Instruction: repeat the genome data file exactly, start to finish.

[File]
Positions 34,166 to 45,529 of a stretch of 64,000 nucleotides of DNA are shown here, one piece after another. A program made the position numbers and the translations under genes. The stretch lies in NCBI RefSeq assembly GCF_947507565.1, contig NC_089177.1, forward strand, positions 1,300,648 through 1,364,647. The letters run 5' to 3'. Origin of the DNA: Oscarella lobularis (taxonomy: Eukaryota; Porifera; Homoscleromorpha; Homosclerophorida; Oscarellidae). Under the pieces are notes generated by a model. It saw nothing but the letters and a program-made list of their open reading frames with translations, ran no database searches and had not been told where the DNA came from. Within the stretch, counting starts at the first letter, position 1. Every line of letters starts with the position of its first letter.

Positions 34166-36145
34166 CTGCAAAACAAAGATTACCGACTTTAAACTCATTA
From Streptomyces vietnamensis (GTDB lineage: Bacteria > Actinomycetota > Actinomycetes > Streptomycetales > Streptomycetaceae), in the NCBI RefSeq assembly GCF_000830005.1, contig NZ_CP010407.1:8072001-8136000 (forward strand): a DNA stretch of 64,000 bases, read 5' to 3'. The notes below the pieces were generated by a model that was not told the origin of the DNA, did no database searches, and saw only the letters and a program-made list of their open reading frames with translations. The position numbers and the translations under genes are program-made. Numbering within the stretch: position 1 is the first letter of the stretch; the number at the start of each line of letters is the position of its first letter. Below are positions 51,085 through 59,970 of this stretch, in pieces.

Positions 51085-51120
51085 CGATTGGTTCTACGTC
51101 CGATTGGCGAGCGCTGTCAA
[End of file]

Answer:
Positions 34,166 to 45,529 of a stretch of 64,000 nucleotides of DNA are shown here, one piece after another. A program made the position numbers and the translations under genes. The stretch lies in NCBI RefSeq assembly GCF_947507565.1, contig NC_089177.1, forward strand, positions 1,300,648 through 1,364,647. The letters run 5' to 3'. Origin of the DNA: Oscarella lobularis (taxonomy: Eukaryota; Porifera; Homoscleromorpha; Homosclerophorida; Oscarellidae). Under the pieces are notes generated by a model. It saw nothing but the letters and a program-made list of their open reading frames with translations, ran no database searches and had not been told where the DNA came from. Within the stretch, counting starts at the first letter, position 1. Every line of letters starts with the position of its first letter.

Positions 34166-36145
34166 CTGCAAAACAAAGATTACCGACTTTAAACTCATTA
From Streptomyces vietnamensis (GTDB lineage: Bacteria > Actinomycetota > Actinomycetes > Streptomycetales > Streptomycetaceae), in the NCBI RefSeq assembly GCF_000830005.1, contig NZ_CP010407.1:8072001-8136000 (forward strand): a DNA stretch of 64,000 bases, read 5' to 3'. The notes below the pieces were generated by a model that was not told the origin of the DNA, did no database searches, and saw only the letters and a program-made list of their open reading frames with translations. The position numbers and the translations under genes are program-made. Numbering within the stretch: position 1 is the first letter of the stretch; the number at the start of each line of letters is the position of its first letter. Below are positions 51,085 through 59,970 of this stretch, in pieces.

Positions 51085-51120
51085 CGATTGGTTCTACGTC
51101 CGATTGGCGAGCGCTGTCAA